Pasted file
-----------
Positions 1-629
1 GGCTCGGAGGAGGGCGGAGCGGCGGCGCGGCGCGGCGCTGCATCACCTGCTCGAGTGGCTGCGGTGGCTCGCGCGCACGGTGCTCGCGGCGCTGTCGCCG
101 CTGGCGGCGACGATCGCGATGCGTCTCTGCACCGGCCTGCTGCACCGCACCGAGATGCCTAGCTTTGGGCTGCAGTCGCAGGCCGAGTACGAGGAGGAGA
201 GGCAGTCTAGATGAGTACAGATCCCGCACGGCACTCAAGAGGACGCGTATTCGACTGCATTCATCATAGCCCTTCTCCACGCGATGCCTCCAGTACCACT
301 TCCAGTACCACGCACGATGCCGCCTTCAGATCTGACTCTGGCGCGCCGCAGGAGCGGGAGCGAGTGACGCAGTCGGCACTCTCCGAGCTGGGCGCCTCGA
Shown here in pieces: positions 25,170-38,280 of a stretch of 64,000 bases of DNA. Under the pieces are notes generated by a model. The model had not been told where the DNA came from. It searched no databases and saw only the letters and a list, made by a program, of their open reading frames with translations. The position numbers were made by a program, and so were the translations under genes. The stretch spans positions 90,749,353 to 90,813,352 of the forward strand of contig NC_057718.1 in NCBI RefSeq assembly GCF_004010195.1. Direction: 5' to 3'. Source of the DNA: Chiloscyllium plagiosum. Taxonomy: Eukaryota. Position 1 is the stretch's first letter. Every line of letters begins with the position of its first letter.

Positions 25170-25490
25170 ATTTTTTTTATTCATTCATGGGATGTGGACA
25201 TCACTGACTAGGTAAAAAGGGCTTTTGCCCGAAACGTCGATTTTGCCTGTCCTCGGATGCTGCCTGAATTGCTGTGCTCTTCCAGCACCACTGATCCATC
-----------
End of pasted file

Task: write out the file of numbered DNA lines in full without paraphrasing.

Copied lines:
Positions 1-629
1 GGCTCGGAGGAGGGCGGAGCGGCGGCGCGGCGCGGCGCTGCATCACCTGCTCGAGTGGCTGCGGTGGCTCGCGCGCACGGTGCTCGCGGCGCTGTCGCCG
101 CTGGCGGCGACGATCGCGATGCGTCTCTGCACCGGCCTGCTGCACCGCACCGAGATGCCTAGCTTTGGGCTGCAGTCGCAGGCCGAGTACGAGGAGGAGA
201 GGCAGTCTAGATGAGTACAGATCCCGCACGGCACTCAAGAGGACGCGTATTCGACTGCATTCATCATAGCCCTTCTCCACGCGATGCCTCCAGTACCACT
301 TCCAGTACCACGCACGATGCCGCCTTCAGATCTGACTCTGGCGCGCCGCAGGAGCGGGAGCGAGTGACGCAGTCGGCACTCTCCGAGCTGGGCGCCTCGA
Shown here in pieces: positions 25,170-38,280 of a stretch of 64,000 bases of DNA. Under the pieces are notes generated by a model. The model had not been told where the DNA came from. It searched no databases and saw only the letters and a list, made by a program, of their open reading frames with translations. The position numbers were made by a program, and so were the translations under genes. The stretch spans positions 90,749,353 to 90,813,352 of the forward strand of contig NC_057718.1 in NCBI RefSeq assembly GCF_004010195.1. Direction: 5' to 3'. Source of the DNA: Chiloscyllium plagiosum. Taxonomy: Eukaryota. Position 1 is the stretch's first letter. Every line of letters begins with the position of its first letter.

Positions 25170-25490
25170 ATTTTTTTTATTCATTCATGGGATGTGGACA
25201 TCACTGACTAGGTAAAAAGGGCTTTTGCCCGAAACGTCGATTTTGCCTGTCCTCGGATGCTGCCTGAATTGCTGTGCTCTTCCAGCACCACTGATCCATC